12 October 2012

Small Talk: Big Deal

Just arrived back home from a hectic week away, an opportunity to practice the "small talk" skills that I personally find so tricky. As I mentioned in a previous post, these usually consist of a series of practised and well-rehearsed lines, open questions that can start off a conversation, to 'break the ice' and thus give me an introduction when I was working on the exhibition stand for my work. I used the week as an opportunity to work on my technique. Or lack thereof...

The old lines? Forget it. Not interested. And neither was I, to be honest...

I tried smiling. Some smiled back and simply kept right on walking by. Some ignored me completely, not even acknowledging my existence! (sigh)

I tried catching their eye. This was slightly more effective, at least a tentative link had been established! I had a couple of pretty good conversations from a glance in the right direction, a bond with the individual straight away. So much for 'small talk'.

The best and most productive conversations? Well, they came directly out of those encounters with folk who seemed genuinely interested in talking back to you. These were folk who really wanted a conversation; they were keen on communicating with you, happy to meet you half-way and keen to react to the information that I wanted to impart to them. Fertile ground.

Hmmm ... interesting. I've also been thinking a lot about evangelism this week, following a conversation on Monday at church about telling others about Christ. I couldn't help but link up this subject to my own clumsy attempts to talk to others. Jesus' words in the Parable Of The Sower also keep coming back to me tonight:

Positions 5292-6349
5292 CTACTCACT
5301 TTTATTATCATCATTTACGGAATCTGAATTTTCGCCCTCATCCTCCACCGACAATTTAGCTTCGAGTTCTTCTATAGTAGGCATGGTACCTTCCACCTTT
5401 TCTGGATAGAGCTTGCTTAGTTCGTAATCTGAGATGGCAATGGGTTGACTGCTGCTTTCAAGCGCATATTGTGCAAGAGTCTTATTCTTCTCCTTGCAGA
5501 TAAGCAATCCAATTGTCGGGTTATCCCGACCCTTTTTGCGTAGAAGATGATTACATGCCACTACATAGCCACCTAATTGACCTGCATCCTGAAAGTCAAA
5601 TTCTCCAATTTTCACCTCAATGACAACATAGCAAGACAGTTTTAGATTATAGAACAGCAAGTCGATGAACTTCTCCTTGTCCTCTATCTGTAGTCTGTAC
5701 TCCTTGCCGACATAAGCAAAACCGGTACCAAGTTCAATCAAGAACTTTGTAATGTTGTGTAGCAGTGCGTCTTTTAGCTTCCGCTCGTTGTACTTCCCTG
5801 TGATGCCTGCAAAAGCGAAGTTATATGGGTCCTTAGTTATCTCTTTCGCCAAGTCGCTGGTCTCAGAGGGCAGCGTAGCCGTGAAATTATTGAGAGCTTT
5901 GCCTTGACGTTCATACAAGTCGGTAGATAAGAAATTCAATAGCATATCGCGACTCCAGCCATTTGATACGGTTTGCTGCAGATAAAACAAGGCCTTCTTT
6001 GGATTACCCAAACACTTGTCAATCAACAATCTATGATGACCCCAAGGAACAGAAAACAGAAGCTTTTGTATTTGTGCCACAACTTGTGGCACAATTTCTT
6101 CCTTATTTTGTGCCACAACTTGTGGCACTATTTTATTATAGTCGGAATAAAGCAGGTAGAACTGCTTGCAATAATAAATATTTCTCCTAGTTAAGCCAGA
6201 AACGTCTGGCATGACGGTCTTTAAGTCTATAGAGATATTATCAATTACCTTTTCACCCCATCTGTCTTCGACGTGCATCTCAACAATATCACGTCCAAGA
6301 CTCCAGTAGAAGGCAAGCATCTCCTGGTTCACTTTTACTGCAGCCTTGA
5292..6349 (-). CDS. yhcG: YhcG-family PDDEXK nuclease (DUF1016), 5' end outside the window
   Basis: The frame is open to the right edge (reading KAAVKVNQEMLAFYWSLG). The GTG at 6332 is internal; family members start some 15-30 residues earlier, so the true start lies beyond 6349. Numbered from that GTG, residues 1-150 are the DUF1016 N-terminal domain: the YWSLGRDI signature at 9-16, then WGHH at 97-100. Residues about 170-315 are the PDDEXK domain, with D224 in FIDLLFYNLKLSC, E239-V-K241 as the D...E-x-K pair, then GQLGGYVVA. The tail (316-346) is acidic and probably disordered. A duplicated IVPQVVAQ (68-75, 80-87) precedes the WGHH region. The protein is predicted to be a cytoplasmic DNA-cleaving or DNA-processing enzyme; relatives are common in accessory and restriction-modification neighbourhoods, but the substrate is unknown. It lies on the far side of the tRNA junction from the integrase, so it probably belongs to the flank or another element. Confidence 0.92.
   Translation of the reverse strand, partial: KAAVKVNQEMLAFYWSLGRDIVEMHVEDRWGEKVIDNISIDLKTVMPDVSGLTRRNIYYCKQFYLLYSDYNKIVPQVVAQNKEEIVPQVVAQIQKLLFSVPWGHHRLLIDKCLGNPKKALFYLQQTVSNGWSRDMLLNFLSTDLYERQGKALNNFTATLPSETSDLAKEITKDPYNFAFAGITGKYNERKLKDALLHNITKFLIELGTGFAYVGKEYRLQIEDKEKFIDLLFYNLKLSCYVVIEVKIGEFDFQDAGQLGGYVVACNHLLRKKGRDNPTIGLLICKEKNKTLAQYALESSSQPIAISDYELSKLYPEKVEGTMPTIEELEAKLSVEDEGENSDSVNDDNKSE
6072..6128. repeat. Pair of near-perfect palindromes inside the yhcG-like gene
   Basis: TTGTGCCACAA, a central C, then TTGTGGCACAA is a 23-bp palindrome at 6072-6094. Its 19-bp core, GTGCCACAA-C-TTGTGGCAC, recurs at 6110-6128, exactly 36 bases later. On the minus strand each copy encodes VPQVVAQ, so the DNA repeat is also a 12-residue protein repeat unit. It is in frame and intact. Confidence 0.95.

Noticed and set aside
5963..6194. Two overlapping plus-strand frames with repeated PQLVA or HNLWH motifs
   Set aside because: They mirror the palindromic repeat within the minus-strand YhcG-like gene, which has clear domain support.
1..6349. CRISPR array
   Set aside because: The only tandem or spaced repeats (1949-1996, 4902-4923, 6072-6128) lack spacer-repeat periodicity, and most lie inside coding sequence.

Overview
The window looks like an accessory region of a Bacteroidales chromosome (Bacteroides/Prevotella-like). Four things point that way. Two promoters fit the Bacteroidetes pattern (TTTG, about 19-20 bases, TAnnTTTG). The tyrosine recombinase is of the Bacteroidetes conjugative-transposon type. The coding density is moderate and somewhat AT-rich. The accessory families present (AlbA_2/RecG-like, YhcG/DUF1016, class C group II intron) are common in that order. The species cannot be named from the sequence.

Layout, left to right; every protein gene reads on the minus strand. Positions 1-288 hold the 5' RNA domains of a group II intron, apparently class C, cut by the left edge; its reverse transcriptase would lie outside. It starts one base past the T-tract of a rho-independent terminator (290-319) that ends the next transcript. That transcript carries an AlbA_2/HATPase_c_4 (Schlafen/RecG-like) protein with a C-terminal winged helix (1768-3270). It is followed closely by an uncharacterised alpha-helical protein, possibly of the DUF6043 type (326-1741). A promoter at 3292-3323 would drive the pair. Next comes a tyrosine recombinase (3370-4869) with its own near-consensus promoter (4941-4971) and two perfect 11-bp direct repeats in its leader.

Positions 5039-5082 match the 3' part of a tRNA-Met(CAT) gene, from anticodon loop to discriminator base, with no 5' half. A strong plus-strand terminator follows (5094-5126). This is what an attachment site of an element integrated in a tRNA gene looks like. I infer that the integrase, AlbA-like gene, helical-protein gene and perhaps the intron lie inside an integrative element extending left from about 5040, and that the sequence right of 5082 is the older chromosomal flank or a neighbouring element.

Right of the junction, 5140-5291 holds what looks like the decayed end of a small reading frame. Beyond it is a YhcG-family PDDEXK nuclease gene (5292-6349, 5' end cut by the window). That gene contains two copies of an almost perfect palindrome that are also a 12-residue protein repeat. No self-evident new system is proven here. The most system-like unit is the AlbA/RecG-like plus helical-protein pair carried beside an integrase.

Matthew 13:1-9 (NIV)
That same day Jesus went out of the house and sat by the lake. Such large crowds gathered around him that he got into a boat and sat in it, while all the people stood on the shore. Then he told them many things in parables, saying: “A farmer went out to sow his seed. As he was scattering the seed, some fell along the path, and the birds came and ate it up. Some fell on rocky places, where it did not have much soil. It sprang up quickly, because the soil was shallow. But when the sun came up, the plants were scorched, and they withered because they had no root. Other seed fell among thorns, which grew up and choked the plants. Still other seed fell on good soil, where it produced a crop—a hundred, sixty or thirty times what was sown. Whoever has ears, let them hear.”

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